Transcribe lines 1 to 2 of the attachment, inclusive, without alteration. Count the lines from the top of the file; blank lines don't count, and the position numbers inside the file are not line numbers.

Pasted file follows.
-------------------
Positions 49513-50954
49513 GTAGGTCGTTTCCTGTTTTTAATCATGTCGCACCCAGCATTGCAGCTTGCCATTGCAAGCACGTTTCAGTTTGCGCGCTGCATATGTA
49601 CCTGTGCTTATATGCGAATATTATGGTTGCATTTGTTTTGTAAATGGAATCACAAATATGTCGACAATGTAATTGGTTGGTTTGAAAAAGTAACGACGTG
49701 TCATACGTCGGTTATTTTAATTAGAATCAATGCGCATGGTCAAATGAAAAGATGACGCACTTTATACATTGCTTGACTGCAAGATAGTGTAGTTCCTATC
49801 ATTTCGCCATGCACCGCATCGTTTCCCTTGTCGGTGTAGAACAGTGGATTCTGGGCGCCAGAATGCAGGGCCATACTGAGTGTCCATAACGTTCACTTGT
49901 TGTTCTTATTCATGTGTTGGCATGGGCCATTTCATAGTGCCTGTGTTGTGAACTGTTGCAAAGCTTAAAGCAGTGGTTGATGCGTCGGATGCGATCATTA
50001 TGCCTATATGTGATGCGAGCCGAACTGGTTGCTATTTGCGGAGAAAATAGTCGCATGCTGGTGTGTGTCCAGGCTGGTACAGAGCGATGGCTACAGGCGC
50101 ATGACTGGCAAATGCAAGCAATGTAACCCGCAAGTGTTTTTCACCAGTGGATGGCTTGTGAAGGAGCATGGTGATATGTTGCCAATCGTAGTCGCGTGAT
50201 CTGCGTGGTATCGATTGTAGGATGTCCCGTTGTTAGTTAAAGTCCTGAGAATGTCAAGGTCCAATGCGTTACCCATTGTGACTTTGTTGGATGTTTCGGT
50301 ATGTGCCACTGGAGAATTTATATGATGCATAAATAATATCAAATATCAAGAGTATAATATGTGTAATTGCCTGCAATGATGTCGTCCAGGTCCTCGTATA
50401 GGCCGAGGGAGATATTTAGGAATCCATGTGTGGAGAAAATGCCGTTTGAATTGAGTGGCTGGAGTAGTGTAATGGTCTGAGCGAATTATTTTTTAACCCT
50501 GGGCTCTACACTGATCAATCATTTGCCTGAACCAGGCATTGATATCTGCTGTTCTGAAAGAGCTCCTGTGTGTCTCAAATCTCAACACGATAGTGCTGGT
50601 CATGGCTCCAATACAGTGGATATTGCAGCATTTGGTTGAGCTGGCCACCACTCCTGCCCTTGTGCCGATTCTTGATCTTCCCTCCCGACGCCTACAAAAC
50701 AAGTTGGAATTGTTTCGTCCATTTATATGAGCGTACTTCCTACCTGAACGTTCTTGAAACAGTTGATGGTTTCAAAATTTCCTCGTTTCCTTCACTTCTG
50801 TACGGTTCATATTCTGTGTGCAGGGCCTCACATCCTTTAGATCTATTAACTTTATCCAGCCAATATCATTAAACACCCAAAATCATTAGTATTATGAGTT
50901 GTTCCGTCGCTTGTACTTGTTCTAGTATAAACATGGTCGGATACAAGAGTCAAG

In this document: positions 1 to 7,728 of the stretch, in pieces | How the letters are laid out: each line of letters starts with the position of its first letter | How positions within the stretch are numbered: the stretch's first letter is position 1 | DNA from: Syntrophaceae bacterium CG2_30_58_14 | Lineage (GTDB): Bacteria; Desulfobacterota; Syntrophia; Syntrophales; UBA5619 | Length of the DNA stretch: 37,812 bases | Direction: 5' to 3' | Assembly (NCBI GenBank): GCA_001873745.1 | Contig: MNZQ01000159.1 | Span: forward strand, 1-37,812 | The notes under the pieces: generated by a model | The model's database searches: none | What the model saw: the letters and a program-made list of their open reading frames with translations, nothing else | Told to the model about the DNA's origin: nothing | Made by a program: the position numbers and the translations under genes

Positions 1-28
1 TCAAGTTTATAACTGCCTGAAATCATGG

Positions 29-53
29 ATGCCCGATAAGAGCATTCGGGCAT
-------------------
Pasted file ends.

Positions 49513-50954
49513 GTAGGTCGTTTCCTGTTTTTAATCATGTCGCACCCAGCATTGCAGCTTGCCATTGCAAGCACGTTTCAGTTTGCGCGCTGCATATGTA